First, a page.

Jars of Gratitude and Beads of Intention

Some of my best life advice came to me at my first full-time job out of college. It technically was work advice that I took the liberty to extend to other areas of my life. My manager, at the time, said “Listen, I know you are just getting started but at the end of the year, there will be an evaluation. Take it from me, jot down the positive accomplishments that make you smile with pride as they happen. Forcing yourself to remember at the end of year is not the most effective way.”

That first year, I took my manager’s words to heart and did exactly as told. At the year end evaluation, I reviewed the accomplishment log and picked out a handful. I was done within 20 minutes. Later that day, I overheard a colleague complaining about having done nothing good at all or worthy all year and how it was a travesty to force a positive spin on things. I could not but help interject and remind him of his critical role in at least 3 projects where our work had crossed paths. He shook his head and blinked and finally said: “I totally forgot about those.”

That following year I started the practice of a “life” accomplishment log. This notebook accompanied my journal. While my journal contained the generally negative rants, the accomplishment log became a temple for the positive. Over the course of the subsequent years, this accomplishment log became an anchor of purpose. Despite the trials and tribulations of the day to day, I was always grateful that I continued to add entries to the accomplishment log. Somehow, despite it all, desired progress took place.

I further enhanced the practice by using my birthday month to set the intention for the coming year. Intention can be tricky. It is not exactly a To Do list. It is a vector or a prevailing priority that shapes the subconscious ultimately shifting the day to day decision-making logic setting oneself on a particular trajectory. I even fashioned a bead bracelet. Each bead represents an intention element. The bracelet serves as a tangible reminder to that which is intangible.

By letting go, it all gets done.
~ Lao Tzu

This process worked splendidly for me. Like all other habits (good or bad), I let go of my discipline in the span of increasingly complex and stressful transition years. I am convinced this is a different sort of letting go than what Lao Tzu was referring to. I realize this process worked for me in the past. I do know that I have changed as a person. My next step will be to resurrect the process and improvement as I have done in the past.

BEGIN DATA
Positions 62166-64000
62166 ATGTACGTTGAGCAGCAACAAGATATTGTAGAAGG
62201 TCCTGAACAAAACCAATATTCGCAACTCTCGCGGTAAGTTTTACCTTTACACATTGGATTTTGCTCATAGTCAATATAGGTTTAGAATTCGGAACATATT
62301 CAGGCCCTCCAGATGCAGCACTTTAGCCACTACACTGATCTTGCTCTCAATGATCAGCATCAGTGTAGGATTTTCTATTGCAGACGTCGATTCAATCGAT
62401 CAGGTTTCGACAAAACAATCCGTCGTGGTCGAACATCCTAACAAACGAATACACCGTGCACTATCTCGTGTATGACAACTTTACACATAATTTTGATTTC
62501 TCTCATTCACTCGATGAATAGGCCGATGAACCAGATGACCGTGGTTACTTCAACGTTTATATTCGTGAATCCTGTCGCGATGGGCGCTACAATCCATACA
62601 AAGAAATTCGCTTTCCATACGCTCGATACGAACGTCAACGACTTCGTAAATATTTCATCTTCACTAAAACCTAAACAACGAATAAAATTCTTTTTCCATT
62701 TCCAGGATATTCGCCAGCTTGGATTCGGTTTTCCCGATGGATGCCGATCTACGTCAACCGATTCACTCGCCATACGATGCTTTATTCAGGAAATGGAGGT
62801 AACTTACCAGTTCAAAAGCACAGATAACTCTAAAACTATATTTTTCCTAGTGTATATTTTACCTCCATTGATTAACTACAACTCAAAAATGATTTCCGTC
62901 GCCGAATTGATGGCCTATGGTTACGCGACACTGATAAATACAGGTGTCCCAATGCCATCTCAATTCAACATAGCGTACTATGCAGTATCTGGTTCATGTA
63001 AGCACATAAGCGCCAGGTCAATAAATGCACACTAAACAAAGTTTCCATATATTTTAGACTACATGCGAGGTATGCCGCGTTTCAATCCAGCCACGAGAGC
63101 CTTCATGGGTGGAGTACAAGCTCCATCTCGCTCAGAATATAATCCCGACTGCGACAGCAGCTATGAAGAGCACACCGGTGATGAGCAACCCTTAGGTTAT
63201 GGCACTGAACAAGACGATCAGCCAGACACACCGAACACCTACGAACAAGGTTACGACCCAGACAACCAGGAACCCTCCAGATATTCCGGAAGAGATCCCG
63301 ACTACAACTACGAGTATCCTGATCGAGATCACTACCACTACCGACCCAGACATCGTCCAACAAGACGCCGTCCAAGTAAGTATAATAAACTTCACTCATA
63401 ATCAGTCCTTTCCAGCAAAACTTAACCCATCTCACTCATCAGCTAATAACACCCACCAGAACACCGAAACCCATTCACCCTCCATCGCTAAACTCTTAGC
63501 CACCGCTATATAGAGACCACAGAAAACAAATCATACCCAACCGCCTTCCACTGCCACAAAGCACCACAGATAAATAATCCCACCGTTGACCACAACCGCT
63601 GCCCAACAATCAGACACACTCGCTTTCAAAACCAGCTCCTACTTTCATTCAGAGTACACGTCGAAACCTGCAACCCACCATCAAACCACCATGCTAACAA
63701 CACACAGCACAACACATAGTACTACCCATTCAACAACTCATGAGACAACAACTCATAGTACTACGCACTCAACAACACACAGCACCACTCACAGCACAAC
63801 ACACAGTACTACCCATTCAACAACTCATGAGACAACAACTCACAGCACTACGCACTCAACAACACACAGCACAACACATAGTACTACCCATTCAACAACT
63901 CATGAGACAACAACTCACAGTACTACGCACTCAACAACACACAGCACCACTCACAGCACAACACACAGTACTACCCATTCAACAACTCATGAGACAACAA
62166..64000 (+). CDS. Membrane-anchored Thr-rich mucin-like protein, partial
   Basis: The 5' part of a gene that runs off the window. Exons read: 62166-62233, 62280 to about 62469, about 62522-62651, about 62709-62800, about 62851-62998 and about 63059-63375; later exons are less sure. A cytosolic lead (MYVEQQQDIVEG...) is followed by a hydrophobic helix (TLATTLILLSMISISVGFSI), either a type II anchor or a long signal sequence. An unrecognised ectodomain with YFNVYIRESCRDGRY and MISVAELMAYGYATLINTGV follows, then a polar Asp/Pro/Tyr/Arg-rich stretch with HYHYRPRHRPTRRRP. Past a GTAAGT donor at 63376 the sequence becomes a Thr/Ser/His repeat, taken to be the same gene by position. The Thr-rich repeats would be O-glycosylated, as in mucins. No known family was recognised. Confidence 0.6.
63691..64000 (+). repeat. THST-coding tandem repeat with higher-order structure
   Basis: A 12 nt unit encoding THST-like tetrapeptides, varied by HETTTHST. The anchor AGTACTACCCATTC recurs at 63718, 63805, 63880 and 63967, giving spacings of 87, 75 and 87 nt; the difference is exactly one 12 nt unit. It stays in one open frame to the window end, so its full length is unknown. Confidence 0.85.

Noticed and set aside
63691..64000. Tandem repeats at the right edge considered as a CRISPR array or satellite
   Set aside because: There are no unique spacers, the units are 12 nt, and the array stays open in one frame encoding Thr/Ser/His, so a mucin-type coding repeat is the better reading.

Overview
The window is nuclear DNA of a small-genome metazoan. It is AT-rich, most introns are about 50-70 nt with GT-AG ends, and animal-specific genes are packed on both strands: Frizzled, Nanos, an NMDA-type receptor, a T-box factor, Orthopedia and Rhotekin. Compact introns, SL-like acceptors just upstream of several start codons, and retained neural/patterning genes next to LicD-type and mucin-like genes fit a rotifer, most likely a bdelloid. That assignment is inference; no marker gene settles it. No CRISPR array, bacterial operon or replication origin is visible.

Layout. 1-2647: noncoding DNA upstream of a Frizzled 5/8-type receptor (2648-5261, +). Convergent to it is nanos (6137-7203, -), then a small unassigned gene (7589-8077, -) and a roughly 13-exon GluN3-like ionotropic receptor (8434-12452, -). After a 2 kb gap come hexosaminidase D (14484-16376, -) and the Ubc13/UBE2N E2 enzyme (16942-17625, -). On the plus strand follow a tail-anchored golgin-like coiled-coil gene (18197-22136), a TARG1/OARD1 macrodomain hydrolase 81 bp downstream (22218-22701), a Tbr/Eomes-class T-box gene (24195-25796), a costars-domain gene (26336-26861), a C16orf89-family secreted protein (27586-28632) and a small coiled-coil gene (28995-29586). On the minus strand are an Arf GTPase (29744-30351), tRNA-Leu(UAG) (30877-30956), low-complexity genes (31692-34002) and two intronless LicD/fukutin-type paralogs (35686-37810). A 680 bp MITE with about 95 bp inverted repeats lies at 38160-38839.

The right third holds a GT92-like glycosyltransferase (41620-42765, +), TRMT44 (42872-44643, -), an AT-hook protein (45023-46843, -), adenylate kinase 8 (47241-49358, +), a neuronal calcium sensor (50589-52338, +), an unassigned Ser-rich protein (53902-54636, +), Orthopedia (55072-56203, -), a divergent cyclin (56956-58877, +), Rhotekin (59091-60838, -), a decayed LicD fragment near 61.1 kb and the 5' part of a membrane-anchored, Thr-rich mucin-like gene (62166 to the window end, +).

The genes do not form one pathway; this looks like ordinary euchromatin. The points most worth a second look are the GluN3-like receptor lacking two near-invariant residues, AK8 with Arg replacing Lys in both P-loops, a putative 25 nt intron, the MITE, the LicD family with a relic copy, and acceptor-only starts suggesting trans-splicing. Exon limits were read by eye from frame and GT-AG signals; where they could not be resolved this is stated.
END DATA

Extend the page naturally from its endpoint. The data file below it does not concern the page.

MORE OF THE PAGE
Life is not static. Our tools for life should not be either. The question that seems to be directed at me by the Universe is this “How will you know when an intention needs to shift? How will you know when to correct the subconscious course?” In essence, this is the letting go Lao Tzu was referencing. I have no definitive answers for these questions. I do know that I shall be exploring many options.

The dark is but light unsparked.
~ Claudette J. Young

Whether it is “Catch a little star and put it in your pocket” or “This little light of mine, I’m gonna let it shine” or an accomplishment log, we all need a reflection vehicle on the inevitable dark and dreary days of life. Not so much the OnStar of life but rather the Captain’s Logbook.

Author’s Note: Feature image was cropped. The original can be found here.

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4 thoughts on “Jars of Gratitude and Beads of Intention

  1. Ah, you do Thanksgiving proud, Meena, and yourself. What a fantastic idea. I like the thought of an accomplishment log for daily entries. None of them have to be major to someone else, only significant to us.

    I’ll have to look into doing one for myself. The idea intrigues me.

    That you used something I’ve said for years as a quote alongside Lao Tsu humbles me no end. Thank you, my friend.

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